For sellers, cryptocurrency opens the door to a wider pool of buyers, especially from rapidly growing economies such as China and India. This bigger audience can help real estate developers move their properties much faster than they could otherwise do by limiting themselves to buyers with regular currencies or traditional financing. More and more websites such as,,, among others, are advertising properties that can be sold for bitcoin. Even a search on Craigslist reveals more property owners are open to selling for bitcoin. Global developers are also jumping into the fray. The Knox Group of Companies, a British real estate developer, recently announced it would accept bitcoin for an entire 2.4 million square foot mixed-use property that it’s building in Dubai. The $325 million project is believed to be the first major real estate development to accept payment in cryptocurrency.

For buyers, bitcoin is an appealing way to channel their money into physical assets with little or no governmental oversight. Additionally, with the price of bitcoin skyrocketing, buyers are using speculative profits to acquire even more physical assets. Take the example of a buyer who recently purchased a $4 million home in California using bitcoin. At the beginning of the transaction, the price of each bitcoin was $750. However, by the time the deal concluded, the price of bitcoin had jumped to $1,000, explained Sonny Singh, Chief Commercial Office of BitPay, a cryptocurrency processor that helped facilitate the transaction. This enabled the buyer to realize an unexpected saving of more than $1 million, which he then used to buy a luxury car from a dealership, which also accepts payment in bitcoin, added Singh.

Bitcoin Risks

On September 1, 2017 the price of a single bitcoin reached $5,000, up from only $1 on February 1, 2011!!! However, past performance is no guarantee of future results. The price of the most popular cryptocurrency has plunged from the high of $5,000 only 3-weeks ago to around $3,900 as of September 17, 2017. Additionally, so many moving parts are playing a role in bitcoin’s future, from acceptance as legal tender in Japan to a crackdown in China to vagueness and ambiguity in countless other countries. Cryptocurrencies are a high risk high reward proposition.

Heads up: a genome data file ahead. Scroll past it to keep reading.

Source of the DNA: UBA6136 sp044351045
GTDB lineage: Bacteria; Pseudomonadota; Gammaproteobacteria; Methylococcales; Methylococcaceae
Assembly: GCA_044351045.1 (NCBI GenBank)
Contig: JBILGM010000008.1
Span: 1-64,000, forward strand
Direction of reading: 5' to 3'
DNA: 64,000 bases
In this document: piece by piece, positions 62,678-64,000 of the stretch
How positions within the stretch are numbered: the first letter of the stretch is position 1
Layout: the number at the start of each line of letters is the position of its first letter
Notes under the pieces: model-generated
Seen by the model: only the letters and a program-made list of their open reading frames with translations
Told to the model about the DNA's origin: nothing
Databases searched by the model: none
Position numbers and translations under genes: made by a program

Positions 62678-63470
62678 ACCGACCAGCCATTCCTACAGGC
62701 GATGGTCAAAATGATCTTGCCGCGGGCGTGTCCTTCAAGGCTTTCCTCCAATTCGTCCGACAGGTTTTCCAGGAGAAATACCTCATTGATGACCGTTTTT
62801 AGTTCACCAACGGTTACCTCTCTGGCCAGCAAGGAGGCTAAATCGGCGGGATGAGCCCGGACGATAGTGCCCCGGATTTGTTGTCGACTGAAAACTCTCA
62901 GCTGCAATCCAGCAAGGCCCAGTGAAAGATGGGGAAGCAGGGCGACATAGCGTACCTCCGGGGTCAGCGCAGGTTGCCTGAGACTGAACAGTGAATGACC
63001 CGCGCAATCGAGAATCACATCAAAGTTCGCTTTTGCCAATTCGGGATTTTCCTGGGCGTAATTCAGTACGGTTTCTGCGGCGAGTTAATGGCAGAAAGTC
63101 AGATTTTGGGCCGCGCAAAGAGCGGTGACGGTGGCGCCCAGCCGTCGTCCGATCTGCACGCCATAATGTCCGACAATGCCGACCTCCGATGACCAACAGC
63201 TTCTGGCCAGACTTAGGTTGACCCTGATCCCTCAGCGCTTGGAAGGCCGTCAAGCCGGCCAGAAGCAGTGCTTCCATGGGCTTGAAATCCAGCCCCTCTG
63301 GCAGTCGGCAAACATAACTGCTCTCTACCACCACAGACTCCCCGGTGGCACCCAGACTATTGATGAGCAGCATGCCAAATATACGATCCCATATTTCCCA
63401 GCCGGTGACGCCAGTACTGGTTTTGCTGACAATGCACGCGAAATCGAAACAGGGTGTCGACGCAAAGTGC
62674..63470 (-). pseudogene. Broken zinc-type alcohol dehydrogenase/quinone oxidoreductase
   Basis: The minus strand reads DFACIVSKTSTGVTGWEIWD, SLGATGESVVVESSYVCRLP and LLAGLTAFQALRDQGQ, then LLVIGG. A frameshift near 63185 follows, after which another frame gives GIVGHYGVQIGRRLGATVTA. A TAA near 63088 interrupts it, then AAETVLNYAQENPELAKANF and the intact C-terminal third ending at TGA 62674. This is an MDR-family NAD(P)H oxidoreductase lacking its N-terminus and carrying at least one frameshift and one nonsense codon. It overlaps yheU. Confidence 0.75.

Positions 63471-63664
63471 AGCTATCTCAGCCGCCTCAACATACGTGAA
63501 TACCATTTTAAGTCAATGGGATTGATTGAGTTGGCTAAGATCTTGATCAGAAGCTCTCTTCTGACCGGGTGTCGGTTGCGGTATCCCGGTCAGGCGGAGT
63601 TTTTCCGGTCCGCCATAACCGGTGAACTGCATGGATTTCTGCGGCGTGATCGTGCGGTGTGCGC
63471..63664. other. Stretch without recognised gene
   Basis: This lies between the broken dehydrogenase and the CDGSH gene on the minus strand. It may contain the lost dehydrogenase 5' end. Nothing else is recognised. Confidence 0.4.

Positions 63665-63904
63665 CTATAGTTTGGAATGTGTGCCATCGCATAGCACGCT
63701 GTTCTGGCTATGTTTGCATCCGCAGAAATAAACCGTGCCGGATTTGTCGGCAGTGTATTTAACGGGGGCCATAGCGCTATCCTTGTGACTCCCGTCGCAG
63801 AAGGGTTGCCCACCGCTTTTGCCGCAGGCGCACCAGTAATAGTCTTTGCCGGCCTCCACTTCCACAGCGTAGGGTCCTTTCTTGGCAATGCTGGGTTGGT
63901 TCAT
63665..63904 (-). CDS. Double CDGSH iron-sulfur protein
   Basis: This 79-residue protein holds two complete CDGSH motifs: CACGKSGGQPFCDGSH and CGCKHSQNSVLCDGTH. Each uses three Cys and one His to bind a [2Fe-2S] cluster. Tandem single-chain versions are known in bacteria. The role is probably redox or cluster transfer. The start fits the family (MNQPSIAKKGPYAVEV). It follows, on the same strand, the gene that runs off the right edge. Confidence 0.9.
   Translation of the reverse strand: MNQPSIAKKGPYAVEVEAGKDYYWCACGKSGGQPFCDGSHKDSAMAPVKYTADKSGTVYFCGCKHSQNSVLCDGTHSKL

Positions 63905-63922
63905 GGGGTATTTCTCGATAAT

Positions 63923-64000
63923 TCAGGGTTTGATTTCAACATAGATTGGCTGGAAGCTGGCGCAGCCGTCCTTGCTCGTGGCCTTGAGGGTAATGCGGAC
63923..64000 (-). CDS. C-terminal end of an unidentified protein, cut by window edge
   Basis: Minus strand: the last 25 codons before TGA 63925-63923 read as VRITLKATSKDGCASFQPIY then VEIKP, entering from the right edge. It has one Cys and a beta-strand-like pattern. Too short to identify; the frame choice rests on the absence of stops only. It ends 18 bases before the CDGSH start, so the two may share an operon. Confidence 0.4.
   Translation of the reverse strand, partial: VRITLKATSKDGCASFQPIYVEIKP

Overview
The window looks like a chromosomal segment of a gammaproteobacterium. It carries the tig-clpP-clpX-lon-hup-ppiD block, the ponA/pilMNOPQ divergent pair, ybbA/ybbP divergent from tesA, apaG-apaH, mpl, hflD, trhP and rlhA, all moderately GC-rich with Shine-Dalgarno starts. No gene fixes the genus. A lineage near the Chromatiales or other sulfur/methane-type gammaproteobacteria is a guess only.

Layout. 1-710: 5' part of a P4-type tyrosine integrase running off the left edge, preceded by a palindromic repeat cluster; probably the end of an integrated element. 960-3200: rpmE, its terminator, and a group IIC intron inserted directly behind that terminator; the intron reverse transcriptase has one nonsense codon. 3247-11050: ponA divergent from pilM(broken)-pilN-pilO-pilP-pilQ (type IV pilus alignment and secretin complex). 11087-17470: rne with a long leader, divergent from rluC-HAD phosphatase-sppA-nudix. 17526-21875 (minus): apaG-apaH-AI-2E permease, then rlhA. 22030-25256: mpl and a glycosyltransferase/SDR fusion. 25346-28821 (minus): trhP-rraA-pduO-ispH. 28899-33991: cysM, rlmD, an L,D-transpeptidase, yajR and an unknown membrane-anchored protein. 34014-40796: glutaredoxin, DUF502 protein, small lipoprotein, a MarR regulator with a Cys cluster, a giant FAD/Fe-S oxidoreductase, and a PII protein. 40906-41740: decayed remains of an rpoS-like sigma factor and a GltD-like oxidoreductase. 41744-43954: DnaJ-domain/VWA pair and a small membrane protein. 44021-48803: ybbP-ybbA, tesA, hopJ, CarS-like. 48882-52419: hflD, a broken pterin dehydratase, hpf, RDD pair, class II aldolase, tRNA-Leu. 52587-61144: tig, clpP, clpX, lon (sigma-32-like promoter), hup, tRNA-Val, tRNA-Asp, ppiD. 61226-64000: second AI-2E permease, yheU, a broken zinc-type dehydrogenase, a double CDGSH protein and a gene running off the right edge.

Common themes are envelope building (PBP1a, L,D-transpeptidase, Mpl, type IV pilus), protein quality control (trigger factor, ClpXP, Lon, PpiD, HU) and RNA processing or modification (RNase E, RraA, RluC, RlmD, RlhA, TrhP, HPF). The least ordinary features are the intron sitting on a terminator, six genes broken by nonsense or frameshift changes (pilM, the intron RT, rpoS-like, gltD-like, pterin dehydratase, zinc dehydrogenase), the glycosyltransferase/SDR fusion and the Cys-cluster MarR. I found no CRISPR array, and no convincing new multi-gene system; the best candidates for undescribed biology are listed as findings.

1. Price Fluctuation: As with any type of asset, the price of bitcoin fluctuates. The example of the buyer who pocketed over $1 million in “accidental” profit, could have easily been reversed if the price of bitcoin had moved downwards.
  2. Vulnerability to Loss or Hacking: Bitcoin can be stolen or hacked. If you lose the hard drive on which your bitcoin is stored, or if the cloud service on which your Bitcoin is stored gets hacked, you’ve likely lost your digital assets forever. There are countless stories of people who lost a fortune because they didn’t retain the machines on which their bitcoin was stored, or maybe even upgraded their computers. Unlike the FDIC, which guarantees bank deposits of up to $250,000, there is no central authority that manages or guarantees bitcoin against loss of any kind.
  3. Regulatory Consequences: As with other innovative disruptors such as Airbnb and Uber, existing laws do not adequately address the practices of an entirely new business model. As the use of cryptocurrency evolves and grows, new laws and legislations will inevitably be introduced to regulate the market, levy taxes and protect consumers.


Bitcoin is rapidly becoming a more mainstream medium of exchange. This will ultimately affect real estate brokerage practices, mortgage lending activities, real estate accounting rules and lease language, all of which will require the industry to quickly adapt to this latest newcomer.